Is Your Child Struggling with Sight Words?

1. How Sight Words Factor into Reading

In reading, sight words are words that are recognized instantly, without the need to sound them out.  These words are processed orthographically.  Orthographic processing is the ability to hold a visual representation of a word for instant recognition and later, for spelling.  This visual memory piece allows us to see the word and instantly recognize it.  Sight words recognition must be instant, anything other than this shows that the visual representation is not solidly learned.  Once a word is mapped orthographically, a child cannot suppress their ability to read that particular word.   

Any word can be a sight word, whether it is phonetically regular or not.  The process of reading by sight is important.  In order to have fluent reading, a child cannot sound out every word.  This would take up too much working memory and disrupt the ability to comprehend the text.  Orthographic processing allows a reader to read more automatically, leaving just some words to be decoded with phonological processing, also known as sounding it out.  However, relying on sight reading alone isn’t a good strategy either, because of the large number of unknown and visually similar words a child will encounter over time.  Both phonological processing and orthographic processing are necessary to become a skilled reader.  

2. When It’s Hard

Some children have difficulty with orthographic processing.  Out of the children who have reading difficulties, children with orthographic difficulties make up only 10-15% of struggling readers.  While some children struggle with either phonological processing or orthographic processing, it is possible for a child to have both phonological and orthographic difficulties.  The children for whom this orthographic processing is difficult will require more than just practice with these words.  They will need to learn how to create the visual representation in their memory.   

If your child is having difficulty with learning sight words, they might benefit from explicit  instruction in creating that visual representation.  They will need to have daily practice with the target words, with at least five repetitions for each word during the activity.  Target words should be selected from words assigned at school or from a sight word list, such as the Fry or the Dolch word lists.  You should practice no more than twenty words at a time.  Over time, as learned words are moved out of practice, be sure to review them occasionally.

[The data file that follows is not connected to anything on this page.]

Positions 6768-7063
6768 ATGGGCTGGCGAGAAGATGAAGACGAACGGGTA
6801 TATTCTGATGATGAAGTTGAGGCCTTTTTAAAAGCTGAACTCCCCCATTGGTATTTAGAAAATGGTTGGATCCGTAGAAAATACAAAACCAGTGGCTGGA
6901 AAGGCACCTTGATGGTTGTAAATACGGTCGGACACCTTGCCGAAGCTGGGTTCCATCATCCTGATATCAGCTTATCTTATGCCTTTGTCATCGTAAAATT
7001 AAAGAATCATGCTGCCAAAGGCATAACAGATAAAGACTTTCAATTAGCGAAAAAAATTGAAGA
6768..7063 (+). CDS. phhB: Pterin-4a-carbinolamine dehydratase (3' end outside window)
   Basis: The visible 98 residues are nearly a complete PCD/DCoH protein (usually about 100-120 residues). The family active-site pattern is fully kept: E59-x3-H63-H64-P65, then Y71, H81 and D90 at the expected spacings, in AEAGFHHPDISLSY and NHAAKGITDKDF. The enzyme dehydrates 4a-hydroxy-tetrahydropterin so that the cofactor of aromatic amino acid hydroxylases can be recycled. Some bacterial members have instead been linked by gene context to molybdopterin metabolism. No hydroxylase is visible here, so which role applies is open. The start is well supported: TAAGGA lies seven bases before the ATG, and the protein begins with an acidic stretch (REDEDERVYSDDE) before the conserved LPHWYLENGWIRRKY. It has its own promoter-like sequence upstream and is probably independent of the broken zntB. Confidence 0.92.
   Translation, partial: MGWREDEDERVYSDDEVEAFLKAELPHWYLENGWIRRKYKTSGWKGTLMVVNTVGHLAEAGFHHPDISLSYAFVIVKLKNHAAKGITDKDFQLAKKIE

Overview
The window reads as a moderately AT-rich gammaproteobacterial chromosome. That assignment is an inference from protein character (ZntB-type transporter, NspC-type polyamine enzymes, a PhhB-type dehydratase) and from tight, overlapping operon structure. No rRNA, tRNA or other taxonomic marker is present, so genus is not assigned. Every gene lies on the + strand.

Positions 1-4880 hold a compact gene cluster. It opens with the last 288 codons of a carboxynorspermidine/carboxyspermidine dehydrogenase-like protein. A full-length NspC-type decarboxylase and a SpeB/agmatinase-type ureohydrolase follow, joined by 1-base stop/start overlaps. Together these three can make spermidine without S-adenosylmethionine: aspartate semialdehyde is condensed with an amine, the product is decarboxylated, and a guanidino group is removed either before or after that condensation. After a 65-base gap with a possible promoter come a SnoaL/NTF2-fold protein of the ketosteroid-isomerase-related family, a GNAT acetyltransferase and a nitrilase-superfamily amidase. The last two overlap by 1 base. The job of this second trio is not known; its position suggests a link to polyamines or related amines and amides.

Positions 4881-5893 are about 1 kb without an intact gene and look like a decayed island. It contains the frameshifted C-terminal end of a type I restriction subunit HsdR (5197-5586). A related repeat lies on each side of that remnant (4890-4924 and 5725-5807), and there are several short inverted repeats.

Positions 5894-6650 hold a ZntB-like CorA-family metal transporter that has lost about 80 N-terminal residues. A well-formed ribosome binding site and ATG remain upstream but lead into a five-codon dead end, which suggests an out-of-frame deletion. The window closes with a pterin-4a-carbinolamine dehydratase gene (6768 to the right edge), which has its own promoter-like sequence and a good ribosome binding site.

3. The Process

This process requires some knowledge of phonics and understanding of English phonetic rules.  

Select words that have a self-correction, slight hesitation or longer time span for figuring it out.  Write the targeted words on index cards with thick, lowercase letters in black ink or marker.   

Ask your child to analyze the word to see what doesn’t follow expected rules (if anything)

You can mark under these sounds with a heart, to demonstrate that this part of the word must be learned “by heart.”  Some children find it fun to use a stamp and stamp pad or to draw this with a red or pink marker.  For more difficult words, your child can create a sentence that you can say to them when they are stuck.  This association will help to cue the correct word.  

When you begin each session, review each word and talk about what makes that word difficult.  What part needs to be remembered?  What part follows the rules?  Ask your child to look carefully at the word and then spell it aloud.  Have them look again and then close their eyes.  Ask them to visualize the word.  Then you can move to games to get in the needed exposures of a word.